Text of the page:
By assessing the young child doctor has advised for investigations to conform the diagnosis. The child reports are HB – 6.2gm/dl, total RBC – 3.3mil/cu mm, PCV- 24.6%, WBC – 22000/cu mm, platelets Count.- 3, 32000/cu mm, serum creatinine is elevated. Total protein 3.0gm/dl, total bilirubin – 0.5mg/dl, blood urea 105.07mg/dl, CRP- 103.18mg/dl on urine examination colour- pale yellow, PH- 5.0,  protein 3+, hematuria 3+ , Epithelial cells 7.8/HPF, pus cells 9-10/HPF, granular cast +, blood USG – mild hepatomegaly, chest USG mild effusion volume around 100cc.

 

Than I was so afraid of all the symptoms how does the young child in suffering in schooling period. By his persistent, typical symptoms and through the support of investigations doctor has diagnosed as good pasture syndrome.

 

I felt sympathy towards the young child in his early childhood how much pain and agony that he undergone in this days was unbearable. Bt he can overcome this struggle with health worker support and prayers who is caring for this young child. Than I could realize that the life is perishable and nothing. A life without sorrows and problems we could not enjoy the happiness of life in its full measure.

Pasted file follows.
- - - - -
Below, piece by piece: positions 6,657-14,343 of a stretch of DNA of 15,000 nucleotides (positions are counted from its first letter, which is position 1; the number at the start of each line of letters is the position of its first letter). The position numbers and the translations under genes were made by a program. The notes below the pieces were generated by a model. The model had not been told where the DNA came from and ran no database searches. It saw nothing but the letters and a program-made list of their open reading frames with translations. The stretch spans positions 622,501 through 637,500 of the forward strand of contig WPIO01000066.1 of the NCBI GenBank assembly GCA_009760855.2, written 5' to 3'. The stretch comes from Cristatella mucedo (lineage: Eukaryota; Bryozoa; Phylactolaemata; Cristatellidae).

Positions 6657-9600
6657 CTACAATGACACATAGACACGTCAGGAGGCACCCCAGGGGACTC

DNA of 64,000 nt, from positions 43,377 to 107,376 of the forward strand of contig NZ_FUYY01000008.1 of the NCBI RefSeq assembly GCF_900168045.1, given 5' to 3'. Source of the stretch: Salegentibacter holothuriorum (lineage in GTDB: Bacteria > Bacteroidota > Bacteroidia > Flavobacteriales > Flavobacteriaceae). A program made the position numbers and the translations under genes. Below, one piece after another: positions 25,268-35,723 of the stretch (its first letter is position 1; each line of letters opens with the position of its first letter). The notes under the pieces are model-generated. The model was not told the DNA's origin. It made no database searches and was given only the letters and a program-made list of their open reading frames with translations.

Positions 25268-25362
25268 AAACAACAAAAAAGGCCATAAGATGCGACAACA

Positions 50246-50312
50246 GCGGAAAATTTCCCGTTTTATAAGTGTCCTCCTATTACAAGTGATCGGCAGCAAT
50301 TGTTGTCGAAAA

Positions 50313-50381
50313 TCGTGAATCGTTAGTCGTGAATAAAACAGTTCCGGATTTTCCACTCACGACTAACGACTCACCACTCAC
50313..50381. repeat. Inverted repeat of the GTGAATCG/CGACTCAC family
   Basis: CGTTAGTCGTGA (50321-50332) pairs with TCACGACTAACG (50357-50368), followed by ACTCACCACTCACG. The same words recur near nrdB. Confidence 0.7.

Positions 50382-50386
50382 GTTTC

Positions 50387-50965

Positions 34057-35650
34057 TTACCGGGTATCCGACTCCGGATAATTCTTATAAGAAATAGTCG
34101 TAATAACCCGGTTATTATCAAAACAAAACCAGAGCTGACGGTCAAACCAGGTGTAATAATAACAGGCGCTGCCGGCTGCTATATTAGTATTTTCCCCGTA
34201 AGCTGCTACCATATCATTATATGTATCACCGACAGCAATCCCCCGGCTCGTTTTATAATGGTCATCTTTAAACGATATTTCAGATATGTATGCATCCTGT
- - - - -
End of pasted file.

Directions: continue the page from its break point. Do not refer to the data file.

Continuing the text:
The only fact which was consoling is removal of sputum secretions through ICD and also through support of dialysis.

 

This is very urgent, emergency condition that necessary action has to be carried out in a very specific manner. Doctors are in the treatment part such as Inj. xone 1(1gm), ceftriaxone sodium 10cc/bd/iv, Inj. vancomycine 1gm/7.7cc/Bd, Tab. Azithromycin OD, ipecac syrup oral Bd, Inj tazotum 1gm/od, Inj tramadol 2ml/tds, inj lasix 2cc/ state, tab. linezolid ½ Bd, Inj. Pan sec 40gm iv Bd, syrup potchlor 10ml/OD. If condition is not treated with supportive drugs dialysis, plasma pharesis, corticosteroids and immuno suppressive agent has to be started.